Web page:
Pakistan on Saturday welcomed an offer of earthquake assistance from Israel but said it would have to be channeled through the United Nations, the Red Cross (search) or donated to a relief fund.

Foreign Ministry spokeswoman Tasnim Aslam (search) said since Pakistan does not have diplomatic relations with Israel it could not receive aid directly from the Jewish state.

That's despite a landmark meeting last month between the two countries' foreign ministers, the first such high-level contact — in response to Israel's pullout from the Gaza Strip (search).

"We have established the president's relief fund and everyone is free to contribute to it. If Israel was to contribute, that's fine, we would accept it," Aslam told The Associated Press.

Israeli Foreign Ministry spokesman Mark Regev, however, said Israel offered the aid through direct channels and that Pakistan had accepted. He said Israeli aid officials will decide on Sunday what teams and equipment to dispatch to the disaster zone.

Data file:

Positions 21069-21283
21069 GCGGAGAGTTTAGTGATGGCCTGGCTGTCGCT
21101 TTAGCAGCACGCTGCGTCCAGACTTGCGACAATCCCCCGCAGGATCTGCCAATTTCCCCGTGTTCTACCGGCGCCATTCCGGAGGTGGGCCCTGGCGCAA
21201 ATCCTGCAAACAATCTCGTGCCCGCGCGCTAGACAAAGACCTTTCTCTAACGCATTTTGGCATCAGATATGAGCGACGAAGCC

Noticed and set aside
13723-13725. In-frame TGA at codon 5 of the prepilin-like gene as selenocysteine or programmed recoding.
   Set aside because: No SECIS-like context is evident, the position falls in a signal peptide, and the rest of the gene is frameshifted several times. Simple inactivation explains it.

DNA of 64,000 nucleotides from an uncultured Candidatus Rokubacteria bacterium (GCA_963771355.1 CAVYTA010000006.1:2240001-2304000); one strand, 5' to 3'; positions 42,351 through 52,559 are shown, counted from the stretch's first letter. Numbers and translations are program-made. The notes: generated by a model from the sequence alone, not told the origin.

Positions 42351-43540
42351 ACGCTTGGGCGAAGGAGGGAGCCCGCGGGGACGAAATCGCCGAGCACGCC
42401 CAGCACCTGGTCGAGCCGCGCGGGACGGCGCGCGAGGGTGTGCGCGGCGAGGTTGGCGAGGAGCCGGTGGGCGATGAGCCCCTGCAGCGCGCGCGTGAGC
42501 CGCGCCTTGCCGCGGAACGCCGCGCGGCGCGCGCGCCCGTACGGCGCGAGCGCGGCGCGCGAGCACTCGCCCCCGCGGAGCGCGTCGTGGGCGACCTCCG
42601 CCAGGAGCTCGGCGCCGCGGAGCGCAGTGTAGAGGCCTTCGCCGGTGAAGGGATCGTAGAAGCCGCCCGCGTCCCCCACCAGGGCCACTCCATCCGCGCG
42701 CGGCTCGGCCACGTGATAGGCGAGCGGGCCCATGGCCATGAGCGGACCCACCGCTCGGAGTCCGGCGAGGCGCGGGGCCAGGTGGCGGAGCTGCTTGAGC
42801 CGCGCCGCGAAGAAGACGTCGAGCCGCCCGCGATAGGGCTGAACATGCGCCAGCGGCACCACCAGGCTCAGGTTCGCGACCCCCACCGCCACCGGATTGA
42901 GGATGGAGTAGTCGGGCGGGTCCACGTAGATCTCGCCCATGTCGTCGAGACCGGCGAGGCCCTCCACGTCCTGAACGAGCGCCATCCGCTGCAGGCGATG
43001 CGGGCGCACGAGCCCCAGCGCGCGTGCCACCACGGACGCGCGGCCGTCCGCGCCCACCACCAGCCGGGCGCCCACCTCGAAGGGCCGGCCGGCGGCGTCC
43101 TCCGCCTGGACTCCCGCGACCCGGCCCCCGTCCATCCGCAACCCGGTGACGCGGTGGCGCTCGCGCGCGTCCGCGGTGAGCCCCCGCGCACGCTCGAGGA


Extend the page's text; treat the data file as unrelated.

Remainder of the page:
Aslam said Pakistan mostly needed monetary assistance rather than personnel to help the relief effort, now rescue operations were coming to an end — a week after the 7.6 earthquake shattered communities in the mountainous north.

More than 60 countries have donated aid in money and kind since nearly 40,000 people were killed and millions left homeless by the quake — but an offer of aid from Israel is still diplomatically sensitive.

Pakistan, a Muslim country, has long taken a hard line against Israel. It says it would only establish full diplomatic relations with Israel after the Israeli-Palestinian conflict has been resolved.

Aslam said as a member of the United Nations, Israel could contribute to a flash appeal announced by the world body and or through the International Red Cross.

The U.N. has appealed for nearly US$312 million (euro260 million), saying helicopters, heavy lifting equipment, winterized tents, field hospitals and medicine are still desperately needed.

The American Jewish Congress-Council said in the statement earlier this week that Pakistan had agreed to accept financial support and relief equipment from the council — confirmed by the Foreign Ministry on Saturday.

Last month, President Gen. Pervez Musharraf (search) addressed an interfaith conference organized by the Jewish council in New York.

"There is absolutely no problem. We are accepting assistance from American Jews," Aslam said.